If so, you may qualify for the U visa. The U Visa was created to provide law enforcement with an effective tool to encourage immigrant victims to come forward and report crimes and assist in the investigation and prosecution of crimes. Until enactment of the U visa, millions of undocumented victims remained silent and perpetrators continued to exploit and harm their victims. The U visa provides undocumented immigrants who have assisted law enforcement with the ability to obtain lawful status. The U visa also allows applicants to include dependent children, spouses, parents, and siblings in the U visa process, enabling applicants to obtain status for their family members.
The U visa is subject to numerical limitations every year. Only a certain number of U visas are issued every year. Once the cap has been reached, approved applicants must wait in line until a visa becomes available. However, those awaiting U visas are able to apply for employment authorization in the interim. The U visa is a significant benefit and can end years of uncertainty as an undocumented immigrant. It can also reunify and enable your loved ones to also obtain lawful status.
The following crimes are covered under the U visa:
Demonstrating Cooperation with Law Enforcement: U Visa Certification
An applicant must demonstrate that he/she was helpful or is likely to be helpful in the investigation of a covered criminal activity. This requirement is demonstrated not only through an applicant’s own statements, or police reports, but by a “U visa Certification.” This certification is a form signed by a law enforcement official certifying the applicant’s cooperation and helpfulness. This official could be a police officer, district attorney, or other type of law enforcement official. Law enforcement does not have to comply with a U visa certification. Often times, it takes advocacy to successfully obtain the certification. We regularly work with police officers and put together packets for our clients to help with the police department or district attorney’s decision making process as to whether or not they will agree to sign the U certification. We realize this is a critical step because without this certification, there is no way to apply for the U visa. Talk to us today about working with us to work with law enforcement to obtain this critical element of the U visa application. Click here for more information.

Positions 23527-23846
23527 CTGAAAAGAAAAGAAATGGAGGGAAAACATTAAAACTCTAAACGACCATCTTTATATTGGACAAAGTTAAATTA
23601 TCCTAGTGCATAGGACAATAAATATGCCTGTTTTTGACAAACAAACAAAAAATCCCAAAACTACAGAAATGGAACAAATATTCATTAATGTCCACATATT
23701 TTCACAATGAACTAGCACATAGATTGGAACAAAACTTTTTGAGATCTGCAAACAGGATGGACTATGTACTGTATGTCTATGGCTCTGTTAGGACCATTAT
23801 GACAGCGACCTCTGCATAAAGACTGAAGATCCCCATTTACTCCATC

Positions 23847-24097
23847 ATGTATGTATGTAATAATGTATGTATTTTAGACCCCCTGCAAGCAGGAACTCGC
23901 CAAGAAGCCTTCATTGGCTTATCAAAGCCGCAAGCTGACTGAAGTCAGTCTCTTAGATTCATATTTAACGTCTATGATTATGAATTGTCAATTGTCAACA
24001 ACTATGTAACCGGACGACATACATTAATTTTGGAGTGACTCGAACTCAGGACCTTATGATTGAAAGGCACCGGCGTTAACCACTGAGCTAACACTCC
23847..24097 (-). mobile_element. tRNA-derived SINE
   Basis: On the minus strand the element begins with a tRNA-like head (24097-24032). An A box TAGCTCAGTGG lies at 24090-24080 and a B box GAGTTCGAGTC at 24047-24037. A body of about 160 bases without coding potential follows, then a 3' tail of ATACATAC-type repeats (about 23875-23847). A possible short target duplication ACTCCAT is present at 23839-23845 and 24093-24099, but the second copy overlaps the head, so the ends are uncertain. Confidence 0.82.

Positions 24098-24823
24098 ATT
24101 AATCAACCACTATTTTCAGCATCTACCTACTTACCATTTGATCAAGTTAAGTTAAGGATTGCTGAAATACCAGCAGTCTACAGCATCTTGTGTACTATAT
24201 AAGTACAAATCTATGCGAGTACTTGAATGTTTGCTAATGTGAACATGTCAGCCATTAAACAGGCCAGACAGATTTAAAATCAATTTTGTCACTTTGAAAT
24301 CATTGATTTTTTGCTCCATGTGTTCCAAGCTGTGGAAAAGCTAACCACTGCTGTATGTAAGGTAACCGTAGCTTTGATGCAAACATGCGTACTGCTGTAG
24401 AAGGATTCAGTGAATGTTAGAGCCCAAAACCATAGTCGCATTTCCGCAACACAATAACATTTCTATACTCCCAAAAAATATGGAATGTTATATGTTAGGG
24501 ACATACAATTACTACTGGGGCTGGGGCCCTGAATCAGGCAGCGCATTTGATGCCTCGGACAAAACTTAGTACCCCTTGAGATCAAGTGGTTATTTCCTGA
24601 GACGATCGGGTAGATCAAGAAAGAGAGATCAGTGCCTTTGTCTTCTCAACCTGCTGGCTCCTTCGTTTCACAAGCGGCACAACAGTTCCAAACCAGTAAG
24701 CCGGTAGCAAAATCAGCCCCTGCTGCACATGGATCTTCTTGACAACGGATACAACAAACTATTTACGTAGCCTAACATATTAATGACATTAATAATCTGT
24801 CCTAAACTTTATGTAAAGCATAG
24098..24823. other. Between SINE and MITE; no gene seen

Visas for Victim’s Family Members
A U visa applicant may be able to file a petition on behalf of his or her family members. Click here for more information.
Indirect Victims and Bystanders to a Crime
Even if you saw a crime but were not the direct victim of it, you still may be able to benefit from the U visa program. An indirect victim is typically a family member of the person who has died or who is incompetent or incapacitated. The most common example is an undocumented parent, with a U.S. citizen minor child that has been a victim of a serious crime. Additionally, being a bystander to a serious crime may also qualify you for a U Visa even if you were not victimized personally. The U visa could be issued to a bystander victim who is a stranger who saw the criminal event occur and was so traumatized by what s/he saw that they suffered severe harm (a miscarriage, for example). Click here for more information.
The U visa can also provide a route to obtain waivers for many inadmissibility factors not available in other forms of traditional or common routes to immigration relief. The U visa can be a way for an applicant to finally obtain lawful status, without being barred for past immigration violations, some minor criminal convictions, and other traditional bars to immigration relief. For more information, click here. The U visa Nonimmigrant waiver can waive almost all grounds of inadmissability except, most notably, terrorism.